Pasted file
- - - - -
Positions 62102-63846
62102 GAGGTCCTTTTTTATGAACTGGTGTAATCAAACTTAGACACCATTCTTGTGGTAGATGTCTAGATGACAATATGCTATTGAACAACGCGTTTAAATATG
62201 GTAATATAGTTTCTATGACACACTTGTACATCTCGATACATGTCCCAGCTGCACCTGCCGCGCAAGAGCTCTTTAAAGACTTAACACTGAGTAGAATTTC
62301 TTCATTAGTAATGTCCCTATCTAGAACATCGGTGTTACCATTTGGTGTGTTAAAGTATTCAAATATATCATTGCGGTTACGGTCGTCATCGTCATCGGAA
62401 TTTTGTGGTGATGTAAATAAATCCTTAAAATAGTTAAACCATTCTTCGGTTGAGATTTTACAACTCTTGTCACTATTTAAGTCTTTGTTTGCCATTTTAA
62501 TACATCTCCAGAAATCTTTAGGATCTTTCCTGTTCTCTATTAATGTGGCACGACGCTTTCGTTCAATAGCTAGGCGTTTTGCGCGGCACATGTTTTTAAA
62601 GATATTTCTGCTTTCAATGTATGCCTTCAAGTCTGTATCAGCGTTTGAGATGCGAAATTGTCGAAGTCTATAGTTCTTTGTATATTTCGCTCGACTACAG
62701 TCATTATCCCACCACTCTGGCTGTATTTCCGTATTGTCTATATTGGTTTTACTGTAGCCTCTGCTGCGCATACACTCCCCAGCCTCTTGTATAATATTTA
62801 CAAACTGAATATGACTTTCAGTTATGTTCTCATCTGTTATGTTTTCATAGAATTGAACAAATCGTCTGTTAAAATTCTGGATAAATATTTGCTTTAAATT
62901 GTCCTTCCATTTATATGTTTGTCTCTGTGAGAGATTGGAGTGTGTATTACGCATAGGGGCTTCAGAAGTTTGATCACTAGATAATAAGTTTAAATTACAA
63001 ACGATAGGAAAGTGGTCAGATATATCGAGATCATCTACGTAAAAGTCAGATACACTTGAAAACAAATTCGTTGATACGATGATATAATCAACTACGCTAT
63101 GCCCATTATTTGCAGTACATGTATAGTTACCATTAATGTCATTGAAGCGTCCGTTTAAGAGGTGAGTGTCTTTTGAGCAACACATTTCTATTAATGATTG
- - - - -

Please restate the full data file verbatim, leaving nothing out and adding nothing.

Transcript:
Positions 62102-63846
62102 GAGGTCCTTTTTTATGAACTGGTGTAATCAAACTTAGACACCATTCTTGTGGTAGATGTCTAGATGACAATATGCTATTGAACAACGCGTTTAAATATG
62201 GTAATATAGTTTCTATGACACACTTGTACATCTCGATACATGTCCCAGCTGCACCTGCCGCGCAAGAGCTCTTTAAAGACTTAACACTGAGTAGAATTTC
62301 TTCATTAGTAATGTCCCTATCTAGAACATCGGTGTTACCATTTGGTGTGTTAAAGTATTCAAATATATCATTGCGGTTACGGTCGTCATCGTCATCGGAA
62401 TTTTGTGGTGATGTAAATAAATCCTTAAAATAGTTAAACCATTCTTCGGTTGAGATTTTACAACTCTTGTCACTATTTAAGTCTTTGTTTGCCATTTTAA
62501 TACATCTCCAGAAATCTTTAGGATCTTTCCTGTTCTCTATTAATGTGGCACGACGCTTTCGTTCAATAGCTAGGCGTTTTGCGCGGCACATGTTTTTAAA
62601 GATATTTCTGCTTTCAATGTATGCCTTCAAGTCTGTATCAGCGTTTGAGATGCGAAATTGTCGAAGTCTATAGTTCTTTGTATATTTCGCTCGACTACAG
62701 TCATTATCCCACCACTCTGGCTGTATTTCCGTATTGTCTATATTGGTTTTACTGTAGCCTCTGCTGCGCATACACTCCCCAGCCTCTTGTATAATATTTA
62801 CAAACTGAATATGACTTTCAGTTATGTTCTCATCTGTTATGTTTTCATAGAATTGAACAAATCGTCTGTTAAAATTCTGGATAAATATTTGCTTTAAATT
62901 GTCCTTCCATTTATATGTTTGTCTCTGTGAGAGATTGGAGTGTGTATTACGCATAGGGGCTTCAGAAGTTTGATCACTAGATAATAAGTTTAAATTACAA
63001 ACGATAGGAAAGTGGTCAGATATATCGAGATCATCTACGTAAAAGTCAGATACACTTGAAAACAAATTCGTTGATACGATGATATAATCAACTACGCTAT
63101 GCCCATTATTTGCAGTACATGTATAGTTACCATTAATGTCATTGAAGCGTCCGTTTAAGAGGTGAGTGTCTTTTGAGCAACACATTTCTATTAATGATTG